- Stamina: Almost every action costs Stamina; attacking, casting spells, rolling, and jumping. Stamina regenerates automatically when you stand still (it also regenerates while blocking, but at a slower rate). Some platforming actions, such as climbing do not cost Stamina, but will stop its regeneration momentarily. Stamina is increased by increasing Willpower.
- Stamina Reduction: Similar to Wounding, your total amount of Stamina can be reduced with prolonged actions. Stamina reduction doesn't happen nearly as often as Wounding does, and it occurs when you have defeated numerous enemies without using an altar, or when using Spells. Again, stamina reduction isn't permanent, and can be removed if you use a Sanctuary altar. Sanctuary items that restore Focus and Stamina will also cure stamina reduction.
- Focus: Focus is considered your "mana" for this game; it's the attribute necessary to cast Spells and Prayers. Although the game initially grants you health restoration items, but you have to invest in the "Phial" skills in the Skill Tree to gain access to items that restore Focus. Focus is increased by increasing Willpower.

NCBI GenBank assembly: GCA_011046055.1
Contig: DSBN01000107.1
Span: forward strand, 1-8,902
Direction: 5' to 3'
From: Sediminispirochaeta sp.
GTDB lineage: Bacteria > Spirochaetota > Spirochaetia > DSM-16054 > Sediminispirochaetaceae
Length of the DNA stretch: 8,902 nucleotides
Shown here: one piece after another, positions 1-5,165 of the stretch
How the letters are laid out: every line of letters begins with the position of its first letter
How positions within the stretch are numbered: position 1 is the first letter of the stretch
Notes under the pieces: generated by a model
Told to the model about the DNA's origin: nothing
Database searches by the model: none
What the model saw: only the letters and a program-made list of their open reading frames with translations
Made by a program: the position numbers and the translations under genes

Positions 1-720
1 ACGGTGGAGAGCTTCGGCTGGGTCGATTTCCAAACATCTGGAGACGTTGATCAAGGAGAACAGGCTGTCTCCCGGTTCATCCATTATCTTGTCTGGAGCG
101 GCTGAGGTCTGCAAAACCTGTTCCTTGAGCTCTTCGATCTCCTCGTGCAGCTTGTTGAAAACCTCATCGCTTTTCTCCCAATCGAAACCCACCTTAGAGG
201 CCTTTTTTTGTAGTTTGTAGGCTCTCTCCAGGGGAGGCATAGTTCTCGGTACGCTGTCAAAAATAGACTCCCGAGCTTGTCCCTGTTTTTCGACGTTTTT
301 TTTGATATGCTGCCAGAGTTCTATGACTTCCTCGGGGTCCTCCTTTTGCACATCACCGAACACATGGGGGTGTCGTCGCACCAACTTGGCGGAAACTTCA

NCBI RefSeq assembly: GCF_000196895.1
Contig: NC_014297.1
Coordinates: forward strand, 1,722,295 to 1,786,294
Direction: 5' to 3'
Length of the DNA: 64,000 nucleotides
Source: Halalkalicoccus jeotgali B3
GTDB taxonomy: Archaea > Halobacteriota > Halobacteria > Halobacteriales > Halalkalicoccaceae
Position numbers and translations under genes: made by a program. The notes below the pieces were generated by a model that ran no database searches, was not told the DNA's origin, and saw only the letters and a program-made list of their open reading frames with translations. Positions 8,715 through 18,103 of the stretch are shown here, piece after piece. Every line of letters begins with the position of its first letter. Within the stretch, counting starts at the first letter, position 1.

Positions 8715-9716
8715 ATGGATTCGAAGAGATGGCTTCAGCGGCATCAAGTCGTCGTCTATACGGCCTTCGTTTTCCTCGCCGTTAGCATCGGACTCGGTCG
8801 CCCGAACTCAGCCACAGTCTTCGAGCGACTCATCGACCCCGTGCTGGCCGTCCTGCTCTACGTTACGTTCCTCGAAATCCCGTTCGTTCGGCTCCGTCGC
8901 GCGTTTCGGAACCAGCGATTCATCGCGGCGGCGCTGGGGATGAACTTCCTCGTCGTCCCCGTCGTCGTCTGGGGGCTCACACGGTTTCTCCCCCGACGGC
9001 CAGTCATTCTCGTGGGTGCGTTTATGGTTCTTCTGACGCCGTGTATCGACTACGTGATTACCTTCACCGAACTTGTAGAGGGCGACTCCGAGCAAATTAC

- Strength: Strength governs attack power with any weapon that scales with Strength.
- Endurance: Endurance determines how much weight you can carry. All weapons and armor have a certain amount of weight; how "heavy" you are determines how fast (and far) you can roll, how fast you run, and how far you jump. By increasing your Endurance, you can equip heavier items and not be slowed down as much by them.
- Equip Load: This is a value found in your status menu. The first number is how much weight you currently have equipped, and the second number is your maximum equipment load, determined by your Endurance. The closer you are to your maximum equipment load, the slower you will become. This is broken down into different percentage brackets (press L3 while viewing your Equip Load to see your percentage): 0% - 24.9%, 25% - 49.9%, 50% - 74.9%, 75% - 100%. If you are over 100%, you will not be able to jump, roll, and you will also move extremely slowly, but you will be able to attack normally.
- Dexterity: Dexterity governs attack power with any weapon that scales with Dexterity.